For a brief second, fear flashed in Luke’s eyes. Or was that a reflection of the panic brewing inside her? Out the back window, a gray predawn mist rolled across the foothills. A secluded location and expansive windows were two of the house’s best features, but this morning the lovely view represented sheer vulnerability.

“Let’s hope they find him this week.” He blinked the raw emotion clear and turned away. At the sound of pans rattling, the dog lifted her head. “How about some eggs?”

Sunshine scrambled to her feet, arthritic limbs sliding on the tile with the shaky grace of a newborn fawn.

He gave the dog a pat. “I wasn’t talking to you.”

Sunshine’s tail arced in a slow, hopeful wag.

“She wants her breakfast.” Brooke put a palm on the table and started to push to her feet.

Luke raised a hand in a stop gesture. “Sit. I’ll do it.”

“OK.” Brooke eased back down. “There’s a bag of kibble in the pantry. Thank you.”

“I like dogs. I wish I was home enough to have one.” Luke fed the dog and filled her bowl with fresh water. He returned to the stove. “How many eggs can you eat?”

“Just one. I’m not a morning person.” As if the traumatic connection between them wasn’t hard enough to resist, he was good-looking, had a sense of humor, was kind to pets,
he cooked. She was in trouble. Brooke gulped her coffee. Another gallon and she might wake up and come to her senses.

Karen’s death and a failed marriage had ruined Brooke. She stared at Luke’s broad back. The explosion had damaged him. She could sense the broken pieces under his polished veneer. Putting all their baggage together would be insane, right?

“How about the kids?” Luke cracked eggs into the pan.

“We don’t usually eat breakfast.” Brooke had given up years ago. Haley was too crabby and Chris too sleepy in the morning to get any food into them.

While the pan sizzled, Luke grabbed the ice pack from the freezer and handed it to her. “How’s the swelling?”

“Went down some overnight.”

“If you stay off of it, it might be even better tomorrow.” He gave her another one of those appraising looks.

More heat flushed across her skin.
“Look, I appreciate you coming over here at the crack of almost dawn, but we’re fine. Really.”

“I promised Wade.” The jut of his jaw told her that was that. “He’s worried about you.”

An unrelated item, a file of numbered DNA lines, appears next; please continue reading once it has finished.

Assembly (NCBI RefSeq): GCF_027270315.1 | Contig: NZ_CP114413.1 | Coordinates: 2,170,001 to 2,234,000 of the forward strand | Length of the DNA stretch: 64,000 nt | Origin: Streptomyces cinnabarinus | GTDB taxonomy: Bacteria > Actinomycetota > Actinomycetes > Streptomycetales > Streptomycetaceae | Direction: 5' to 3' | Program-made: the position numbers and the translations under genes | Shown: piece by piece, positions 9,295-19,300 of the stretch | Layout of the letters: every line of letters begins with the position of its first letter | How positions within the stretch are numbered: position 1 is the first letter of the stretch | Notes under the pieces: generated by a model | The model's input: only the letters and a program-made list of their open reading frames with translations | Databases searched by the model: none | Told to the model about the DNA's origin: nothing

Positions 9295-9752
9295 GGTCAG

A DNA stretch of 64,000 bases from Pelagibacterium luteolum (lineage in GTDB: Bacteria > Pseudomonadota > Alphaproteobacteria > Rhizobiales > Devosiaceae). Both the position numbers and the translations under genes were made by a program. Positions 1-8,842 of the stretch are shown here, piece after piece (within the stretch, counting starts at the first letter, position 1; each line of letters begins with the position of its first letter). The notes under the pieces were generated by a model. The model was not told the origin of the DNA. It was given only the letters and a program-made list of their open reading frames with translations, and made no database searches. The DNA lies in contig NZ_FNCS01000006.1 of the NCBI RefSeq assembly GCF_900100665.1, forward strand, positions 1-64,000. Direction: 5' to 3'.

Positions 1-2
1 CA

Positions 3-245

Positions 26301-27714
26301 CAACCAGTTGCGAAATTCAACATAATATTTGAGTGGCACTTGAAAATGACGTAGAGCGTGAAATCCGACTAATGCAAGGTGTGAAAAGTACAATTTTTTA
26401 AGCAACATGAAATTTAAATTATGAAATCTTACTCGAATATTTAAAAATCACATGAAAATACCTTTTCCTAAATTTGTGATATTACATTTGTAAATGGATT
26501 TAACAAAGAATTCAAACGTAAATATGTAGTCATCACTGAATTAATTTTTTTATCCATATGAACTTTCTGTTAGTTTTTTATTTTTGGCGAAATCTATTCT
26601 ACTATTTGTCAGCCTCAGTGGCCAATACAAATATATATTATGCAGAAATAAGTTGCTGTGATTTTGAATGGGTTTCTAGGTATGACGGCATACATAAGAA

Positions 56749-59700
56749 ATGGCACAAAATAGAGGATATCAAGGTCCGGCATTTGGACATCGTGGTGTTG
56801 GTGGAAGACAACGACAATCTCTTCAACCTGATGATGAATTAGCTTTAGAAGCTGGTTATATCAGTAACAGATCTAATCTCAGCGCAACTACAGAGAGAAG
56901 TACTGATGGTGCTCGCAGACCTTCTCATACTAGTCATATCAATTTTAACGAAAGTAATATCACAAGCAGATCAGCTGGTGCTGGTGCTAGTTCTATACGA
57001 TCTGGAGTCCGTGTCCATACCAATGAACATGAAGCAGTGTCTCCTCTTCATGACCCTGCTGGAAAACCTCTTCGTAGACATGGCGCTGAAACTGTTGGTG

“I’m worried about him too.” A small piece of her heart sheared off the way a hunk of glacier slides into the sea. Her temper dropped off with it. Please, God, let nothing happen to her brother.

Luke slid a fried egg and a slice of toast onto a plate and set it in front of her. Brooke tested the egg. Perfect. She forked some on top of her toast and bit in. “This is good.”

Luke rinsed his mug and stowed it in the dishwasher. “How are your parents?”

“When I talked to them last week, they were headed to Arizona for the winter.”

“Too bad. No chance they’d come home for a visit?”

“My mother’s emphysema is irritated by the damp and cold of winter. The last two years they’ve wintered in the Southwest. It’s the healthiest she’s been in a long time.”

He tossed a hunk of toast to Sunshine. The dog missed the throw and snuffled along the tiles for the food. Brooke scratched the dog’s back as she passed by. A pungent odor wafted across the kitchen.

“Sunshine, you smell awful.” Still scratching, Brooke wrinkled her nose. “What did you roll in? As soon as my knee is better, a bath is going to the top of my to-do list.”

Unconcerned, Sunshine turned so Brooke could reach her head.

Luke took his plate to the sink. “I’m more worried about her lack of watchdog skills. When I came in, she was sound asleep in the hall and didn’t wake up until I tripped over her.”

Sunshine’s back paw twitched as Brooke’s nails found an itchy spot beneath her ear. “Give her a break. She’s eleven years old. Her hearing isn’t what it used to be. Besides, she’s the friendliest dog on the planet. When she was younger, she was more babysitter than watchdog.”

With a final pat, Brooke turned her attention back to her breakfast. Appetite dulled, she offered a toast corner to the dog. “I wish they’d have caught him.”

His expression went grim. “I’m in town for the next week—”

“It’s all right, Luke. I appreciate your help, but ultimately I’m not your responsibility. I doubt we’re in much danger. I don’t know who he is. I can’t identify him. He has no reason to bother us.” But her statement rang empty. The media had her name.
Had they broadcast it yet? Regardless, it was only a matter of time until her involvement was public information. She didn’t exactly keep a low profile. For the first time, she regretted her public devotion to her cause.

BOOK: She Can Scream
6.14Mb size Format: txt, pdf, ePub